There are a lot of varieties of tortillas in Costa Rica, like cheese tortillas, you can find them in Cartago, Heredia, and Alajuela. The tortillas vary from place to place. In Guanacaste, they are quite big while in the Central Valley they are very small.
5. Agua Dulce
For many years Agua Dulce was the second alternative as a hot beverage after chocolate and, later on, after coffee. So much to the point that in many Costa Rican homes, they used to call it “bebida.” It is made from the sugar cane juice boiled until it is hardened in places called “trapiches.” The hardened sugar cane juice is put in molds, and it is made into what we call “tapa de dulce” (A circular mold made of hardened sugar juice is a tapa).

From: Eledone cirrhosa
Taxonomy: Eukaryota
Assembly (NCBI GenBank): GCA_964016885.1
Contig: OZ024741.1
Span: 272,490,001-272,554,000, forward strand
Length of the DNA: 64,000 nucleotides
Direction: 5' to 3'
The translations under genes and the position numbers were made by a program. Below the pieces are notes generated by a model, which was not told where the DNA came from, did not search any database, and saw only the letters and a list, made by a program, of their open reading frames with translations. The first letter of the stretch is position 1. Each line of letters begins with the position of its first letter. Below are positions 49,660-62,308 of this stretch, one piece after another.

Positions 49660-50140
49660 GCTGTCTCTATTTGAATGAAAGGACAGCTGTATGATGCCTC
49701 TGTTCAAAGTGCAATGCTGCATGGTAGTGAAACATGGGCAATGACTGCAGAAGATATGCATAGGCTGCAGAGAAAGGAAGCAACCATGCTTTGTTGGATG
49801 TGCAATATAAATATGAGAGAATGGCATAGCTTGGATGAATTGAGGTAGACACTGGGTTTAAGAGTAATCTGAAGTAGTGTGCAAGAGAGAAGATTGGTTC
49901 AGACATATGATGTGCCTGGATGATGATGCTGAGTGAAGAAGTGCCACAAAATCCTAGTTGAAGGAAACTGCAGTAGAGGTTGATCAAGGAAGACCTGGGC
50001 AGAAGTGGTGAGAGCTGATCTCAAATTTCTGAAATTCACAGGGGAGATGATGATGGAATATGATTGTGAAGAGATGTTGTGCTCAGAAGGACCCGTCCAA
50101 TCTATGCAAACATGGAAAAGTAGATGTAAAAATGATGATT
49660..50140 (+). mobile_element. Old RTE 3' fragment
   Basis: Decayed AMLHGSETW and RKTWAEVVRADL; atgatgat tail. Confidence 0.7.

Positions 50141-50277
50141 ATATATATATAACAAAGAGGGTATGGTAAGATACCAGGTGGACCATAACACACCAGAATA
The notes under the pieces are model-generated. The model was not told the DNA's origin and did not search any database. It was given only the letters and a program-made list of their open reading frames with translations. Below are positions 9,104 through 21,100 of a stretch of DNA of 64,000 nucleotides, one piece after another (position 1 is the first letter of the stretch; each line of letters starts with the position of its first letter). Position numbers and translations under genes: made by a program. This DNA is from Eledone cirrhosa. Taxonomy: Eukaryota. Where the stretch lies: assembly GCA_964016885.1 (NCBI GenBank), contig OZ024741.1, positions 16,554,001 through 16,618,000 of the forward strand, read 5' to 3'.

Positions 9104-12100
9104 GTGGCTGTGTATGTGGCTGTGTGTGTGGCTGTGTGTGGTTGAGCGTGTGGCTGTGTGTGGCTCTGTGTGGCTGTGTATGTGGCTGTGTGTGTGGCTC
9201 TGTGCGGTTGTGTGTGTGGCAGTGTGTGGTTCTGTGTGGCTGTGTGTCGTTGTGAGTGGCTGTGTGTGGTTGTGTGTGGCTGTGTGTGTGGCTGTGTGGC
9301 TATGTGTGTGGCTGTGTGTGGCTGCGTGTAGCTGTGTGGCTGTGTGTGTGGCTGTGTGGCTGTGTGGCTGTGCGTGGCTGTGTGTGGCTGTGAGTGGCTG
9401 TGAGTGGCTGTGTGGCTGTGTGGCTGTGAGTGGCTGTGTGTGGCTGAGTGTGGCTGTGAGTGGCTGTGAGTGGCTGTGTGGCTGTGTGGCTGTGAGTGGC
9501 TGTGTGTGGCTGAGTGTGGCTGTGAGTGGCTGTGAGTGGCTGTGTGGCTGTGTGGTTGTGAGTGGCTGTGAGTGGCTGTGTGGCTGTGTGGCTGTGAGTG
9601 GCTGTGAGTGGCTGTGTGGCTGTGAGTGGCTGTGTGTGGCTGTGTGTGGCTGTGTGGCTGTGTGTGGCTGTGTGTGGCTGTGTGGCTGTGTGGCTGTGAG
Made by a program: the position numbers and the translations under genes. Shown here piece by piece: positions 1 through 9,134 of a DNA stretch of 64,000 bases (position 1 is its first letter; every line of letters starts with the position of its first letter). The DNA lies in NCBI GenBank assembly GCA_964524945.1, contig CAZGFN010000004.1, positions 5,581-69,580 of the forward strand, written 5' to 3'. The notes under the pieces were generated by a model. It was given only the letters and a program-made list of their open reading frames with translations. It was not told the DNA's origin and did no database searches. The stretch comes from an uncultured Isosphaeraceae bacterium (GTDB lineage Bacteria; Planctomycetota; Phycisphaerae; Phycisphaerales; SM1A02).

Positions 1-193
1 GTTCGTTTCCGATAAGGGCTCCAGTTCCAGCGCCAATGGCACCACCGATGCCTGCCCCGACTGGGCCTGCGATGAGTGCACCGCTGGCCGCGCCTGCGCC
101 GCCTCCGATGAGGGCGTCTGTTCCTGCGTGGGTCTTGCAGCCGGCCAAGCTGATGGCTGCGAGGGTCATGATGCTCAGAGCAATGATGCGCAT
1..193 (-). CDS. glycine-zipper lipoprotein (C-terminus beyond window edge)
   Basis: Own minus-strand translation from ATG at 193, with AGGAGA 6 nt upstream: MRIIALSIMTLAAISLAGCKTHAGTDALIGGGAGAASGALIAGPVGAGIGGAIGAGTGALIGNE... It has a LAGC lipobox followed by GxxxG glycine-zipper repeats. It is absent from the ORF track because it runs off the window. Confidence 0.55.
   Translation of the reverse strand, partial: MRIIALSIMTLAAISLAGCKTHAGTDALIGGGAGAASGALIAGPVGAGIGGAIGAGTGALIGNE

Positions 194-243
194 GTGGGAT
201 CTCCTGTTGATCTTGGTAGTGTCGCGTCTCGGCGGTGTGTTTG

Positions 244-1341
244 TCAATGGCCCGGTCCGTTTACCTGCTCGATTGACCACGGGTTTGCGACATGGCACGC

The tapa is usually bought in the town markets, and the way to make agua dulce is to take a little chunk of the tapa, and boil it in the water as you can see in the video above.
The Agua de Sapo is the Caribbean version of Agua Dulce, it has lemon, ginger and it is served cold.
6. Rice ´N´ Beans
Rice “N” Beans are, again, rice and beans cooked in coconut milk. And it is commonly found on the Caribbean Coast. You can see its preparation in the video above.
It is delicious and usually served with Caribbean chicken, also cooked in coconut milk. Usually, it is spicy, and sometimes they add hot chile to it.
Costa Rican coffee is famous all around the world, Costa Rica is a great producer of coffee, Costa Rican coffee is said to be one of the best in the world as Costa Rica is the single country in the world where it is illegal to produce any sort of coffee other than 100% Arabica—the highest quality of coffee beans.